• 19. “Route 12 in the annoying traffic jam” • “you’ll never find that in the phone book, such a place, but you can see a lot of people check-in, because they are stuck in the same place” ! • super user: “not a real venue” • “to have a full database of real places, instead of fantasy”
  • 20. Acceptabel check-ins • “I hate people who check into their homes. […] I had a friend who checked in to his home all the time and he checked in at 7 PM and he’d go to the supermarket, and he checks in there, and he’d check in again at 9 PM [...] And I was just like, dude, what are you doing? I don't care that you're home, I'm not your mother.” • [Information Entropy] Unexpected checkins informational: expected checkins non-informational
  • 21. Fake check-ins • Faux pas • Checking up on: “...just to check whether [he] was really there. Like, you’re checking in so often, that cannot be true” • Self-motivational: “…sometimes we go to places just to check in. But not just passing by, we actually have to be there.”
  • 22. Rewards • Sharing for reward, rather than utility • Stealing mayorships • Badges: incentive increase specific behaviours • Discouraged when unattainable.
  • 23. Unwanted rewards • Mayor was social signal of ownership • “it felt like it was more my place and like, in a social sense, than it was his place. But then he claimed it in the game, and that felt wrong to me.”
  • 24. Service rules “Too many check-ins, no points” “Must be using it wrong”
  • 25. Physicality • Considering those co-present • “If I'm with multiple people, I usually check in earlier. If I'm with one person I usually wait until that person has gone to the bathroom or something”
  • 26. • “I've been caught by my wife, ehm… doing it under the table. I pulled it out, like, like at breakfast, like what are you doing? And I'm like... she's like: ‘you're checking in to foursquare’ she's like: ‘that's not coming here. Like, it’s Sunday morning, like what are you doing?’”
  • 27. • Invites “non-users” & engage fellow users • Shared activity among users, e.g. competition who can do it first under the table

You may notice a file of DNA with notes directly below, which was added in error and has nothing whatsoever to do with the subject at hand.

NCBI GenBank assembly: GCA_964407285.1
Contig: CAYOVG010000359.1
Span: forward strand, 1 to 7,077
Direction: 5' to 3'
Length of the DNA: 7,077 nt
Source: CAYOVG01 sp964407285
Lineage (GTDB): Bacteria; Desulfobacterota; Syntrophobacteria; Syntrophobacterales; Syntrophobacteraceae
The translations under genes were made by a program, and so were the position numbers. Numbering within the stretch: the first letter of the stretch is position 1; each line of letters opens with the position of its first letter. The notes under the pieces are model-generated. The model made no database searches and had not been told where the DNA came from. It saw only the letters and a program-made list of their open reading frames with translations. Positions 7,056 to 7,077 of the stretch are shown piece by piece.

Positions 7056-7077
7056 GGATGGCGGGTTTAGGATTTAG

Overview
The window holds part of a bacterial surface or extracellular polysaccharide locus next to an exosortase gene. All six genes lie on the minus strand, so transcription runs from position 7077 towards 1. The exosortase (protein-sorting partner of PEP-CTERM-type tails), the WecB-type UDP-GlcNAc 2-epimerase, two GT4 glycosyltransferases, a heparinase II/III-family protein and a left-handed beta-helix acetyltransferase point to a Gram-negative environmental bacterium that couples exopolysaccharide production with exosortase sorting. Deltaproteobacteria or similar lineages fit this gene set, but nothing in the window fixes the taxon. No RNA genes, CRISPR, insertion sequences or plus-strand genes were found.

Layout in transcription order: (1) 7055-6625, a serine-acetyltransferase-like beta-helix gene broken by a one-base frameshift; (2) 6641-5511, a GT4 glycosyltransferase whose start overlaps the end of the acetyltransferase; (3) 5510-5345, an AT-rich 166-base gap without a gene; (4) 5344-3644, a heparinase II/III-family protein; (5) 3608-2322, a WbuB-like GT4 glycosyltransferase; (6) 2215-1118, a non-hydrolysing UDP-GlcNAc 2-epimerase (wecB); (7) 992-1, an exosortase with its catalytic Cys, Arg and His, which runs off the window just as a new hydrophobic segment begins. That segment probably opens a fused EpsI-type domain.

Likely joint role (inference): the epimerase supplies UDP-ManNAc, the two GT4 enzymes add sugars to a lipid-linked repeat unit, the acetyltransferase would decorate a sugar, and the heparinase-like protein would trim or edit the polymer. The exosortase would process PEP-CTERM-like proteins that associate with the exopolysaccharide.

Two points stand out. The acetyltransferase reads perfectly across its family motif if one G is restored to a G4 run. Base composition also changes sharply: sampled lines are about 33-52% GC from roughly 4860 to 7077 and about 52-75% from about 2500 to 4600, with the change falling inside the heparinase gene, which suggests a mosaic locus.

• 28. Utility or game? • use <-> play • user <-> player
  • 29. Norms and conflicts • evolve as people learn what is a check-in, and expect other’s to do the same • conflicts between different style and purpose • is a traffic jam a venue? • is an event a venue? • can a venue be ephemeral?
  • 30. Why check in? • by product • check-ins for me (now for recommendations) • rewards / game Something to do! while considering the audience
  • 31. Conclusion • ‘No clear need’ … but people ‘Do foursquare’ as a need. We play, we laugh, we like to be entertained. foursquare full fills a need: entertainment and communication. • Location as action, not state • Not where people are, but what people communicate
  • 32. People say, People do
  • 33. Studies of behaviour • Facebook relationship status -> relationship formation and breakup • Status updates -> happiness, wellbeing • Location-updates -> travel patterns and behaviours • Location tracking -> Social events, human mobility
  • 34. Representative? • What is the data representing? • Data cleaning… is it transforming the data into something we want it to be?
  • 35. Example • Cheng et al. “Exploring Millions of Footprints in Location Sharing Services” ICWSM’11
  • 36. Communication • Action, not status • Communication, rather than representation of state
  • 37. Our Data • Foursquare check-ins over 8 weeks, 2010-2011 • Firehose of realtime check-ins Venue name, category, location, gender, timestamp, timezone, badge
  • 38. Analysis • Exploratory analysis • Filtering, Counting, Ordering • Mysql -> Python parsing raw text files
  • 39. E.g. > python topVenues newyork.txt 2010-11-15 | head 5! Radioshack 1323! Starbucks 53! MoMa 50! Eataly NYC 35! High Line 26!